GeriGündem Erdal Saglam: Primary surplus, not closure case that worsens the economy
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Erdal Saglam: Primary surplus, not closure case that worsens the economy

The government wanted it, tried to make it happen, yet the closure case filed against the ruling AKP did not worsen the Turkish economy.

This outcome was the result of the message that signaled the easing fiscal discipline delivered by the finance and economy ministers that announced a cut in primary surplus this year to 3.5 percent of GDP.

Ministers from the ruling AKP had previously told that "the correlation between politics and the economy in Turkey had lessened," and that the economy was on a positive track due to the economic policies they implemented. With the filing of the closure case against the ruling AKP, ministers started to counter their previously held opinions and began to hope that politics had a greater impact on the economy. This is why, one by one, they appeared in public giving speeches that would help to drag down the markets and worsen the economic atmosphere. Their goal was to try to create an image that the closure case was having a negative effect on the economy.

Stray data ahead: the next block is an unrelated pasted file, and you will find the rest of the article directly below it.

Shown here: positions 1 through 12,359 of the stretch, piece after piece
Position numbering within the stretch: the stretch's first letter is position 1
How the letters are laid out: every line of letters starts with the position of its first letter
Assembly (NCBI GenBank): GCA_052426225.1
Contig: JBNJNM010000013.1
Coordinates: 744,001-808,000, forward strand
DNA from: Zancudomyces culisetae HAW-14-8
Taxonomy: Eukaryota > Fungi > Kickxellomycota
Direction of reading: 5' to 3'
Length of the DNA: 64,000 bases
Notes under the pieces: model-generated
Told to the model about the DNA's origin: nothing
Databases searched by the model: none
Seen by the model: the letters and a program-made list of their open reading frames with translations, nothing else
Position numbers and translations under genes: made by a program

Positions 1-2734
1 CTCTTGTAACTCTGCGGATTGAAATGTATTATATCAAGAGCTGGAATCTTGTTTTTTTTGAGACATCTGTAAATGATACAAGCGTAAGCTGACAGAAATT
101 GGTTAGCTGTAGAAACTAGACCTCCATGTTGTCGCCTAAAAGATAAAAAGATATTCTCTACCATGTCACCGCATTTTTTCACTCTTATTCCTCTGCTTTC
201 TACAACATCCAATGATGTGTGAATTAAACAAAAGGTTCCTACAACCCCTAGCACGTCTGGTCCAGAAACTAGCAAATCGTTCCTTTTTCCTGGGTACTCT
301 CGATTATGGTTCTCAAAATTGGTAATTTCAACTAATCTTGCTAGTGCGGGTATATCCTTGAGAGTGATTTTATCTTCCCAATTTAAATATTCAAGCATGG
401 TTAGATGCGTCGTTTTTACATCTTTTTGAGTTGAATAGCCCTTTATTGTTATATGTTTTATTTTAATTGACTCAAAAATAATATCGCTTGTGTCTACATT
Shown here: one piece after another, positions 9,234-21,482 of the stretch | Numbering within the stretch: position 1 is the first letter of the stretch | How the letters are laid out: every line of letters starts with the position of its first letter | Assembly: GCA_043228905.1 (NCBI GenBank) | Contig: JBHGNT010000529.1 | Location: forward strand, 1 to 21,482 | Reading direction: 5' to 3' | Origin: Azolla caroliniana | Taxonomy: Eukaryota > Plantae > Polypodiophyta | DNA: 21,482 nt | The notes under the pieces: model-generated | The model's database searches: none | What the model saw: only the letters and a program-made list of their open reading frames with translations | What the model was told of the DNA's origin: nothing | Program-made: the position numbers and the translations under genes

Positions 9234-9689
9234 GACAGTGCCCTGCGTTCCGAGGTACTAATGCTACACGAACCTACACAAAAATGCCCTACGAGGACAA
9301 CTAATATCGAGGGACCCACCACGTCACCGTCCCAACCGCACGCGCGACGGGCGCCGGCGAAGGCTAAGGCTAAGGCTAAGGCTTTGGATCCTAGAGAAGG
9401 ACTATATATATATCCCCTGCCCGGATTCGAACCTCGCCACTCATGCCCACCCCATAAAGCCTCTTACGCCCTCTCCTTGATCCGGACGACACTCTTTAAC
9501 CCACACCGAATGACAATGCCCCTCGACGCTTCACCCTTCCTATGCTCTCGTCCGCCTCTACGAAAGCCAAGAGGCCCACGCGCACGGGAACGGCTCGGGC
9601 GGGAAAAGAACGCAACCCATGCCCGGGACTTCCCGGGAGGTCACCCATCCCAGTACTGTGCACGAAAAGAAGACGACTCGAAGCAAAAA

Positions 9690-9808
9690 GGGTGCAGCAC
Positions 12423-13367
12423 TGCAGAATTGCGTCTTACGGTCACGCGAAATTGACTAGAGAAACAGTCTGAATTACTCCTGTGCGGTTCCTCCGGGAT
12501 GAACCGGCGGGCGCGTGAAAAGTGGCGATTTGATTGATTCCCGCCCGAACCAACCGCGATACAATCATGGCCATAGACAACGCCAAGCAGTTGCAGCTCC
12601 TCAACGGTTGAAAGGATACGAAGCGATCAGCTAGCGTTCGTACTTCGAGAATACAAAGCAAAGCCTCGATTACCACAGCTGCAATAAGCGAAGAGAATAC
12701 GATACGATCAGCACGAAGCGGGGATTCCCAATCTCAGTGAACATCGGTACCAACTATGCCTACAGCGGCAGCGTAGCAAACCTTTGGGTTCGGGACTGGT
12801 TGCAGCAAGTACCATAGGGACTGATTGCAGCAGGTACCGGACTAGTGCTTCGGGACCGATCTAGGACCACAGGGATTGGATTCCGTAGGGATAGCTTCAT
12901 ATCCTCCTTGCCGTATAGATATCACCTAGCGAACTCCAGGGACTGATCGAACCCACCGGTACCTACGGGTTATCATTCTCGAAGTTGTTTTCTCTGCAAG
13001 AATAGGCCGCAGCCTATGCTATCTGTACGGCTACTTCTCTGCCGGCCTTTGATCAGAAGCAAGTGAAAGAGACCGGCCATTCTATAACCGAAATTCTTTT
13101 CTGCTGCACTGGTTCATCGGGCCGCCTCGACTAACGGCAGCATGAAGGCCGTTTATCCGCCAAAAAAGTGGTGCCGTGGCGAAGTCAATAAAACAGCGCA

But they were not successful in achieving their aim; however, the economy continued on its course and to be effected not by internal political developments, but by foreign economic developments instead.

Last week two ministers from the ruling AKP announced that the primary surplus would be cut and expenses for local administrations and financing for the Southeastern Anatolian Project would be increased. Although they say that "this does not mean that the fiscal discipline would be disrupted," and that "the battle against inflation will continue," it is obvious that the government is gradually departing from fiscal discipline and the already worsening inflation will continue to increase in the coming term.

In response, the Turkish Central Bank (CB) announced that monetary policy would tighten in the case of an easing in fiscal discipline. With these developments, the expectations that the CB will increase interest rates strengthened, after the bank previously announced it would start increasing interest rates prior to the primary surplus cut announcement.

Here it is, the markets, which remained steady upon news of the closure case, reacted to news of an easing of fiscal discipline and the increasing threat of inflation.

And another fact that emerged; there is no coordination between the authorities managing the country’s economy, nor is there a relationship established with the institutions that construct the macro economic balances. It is clear that there is no transparency and information is concealed from the public.


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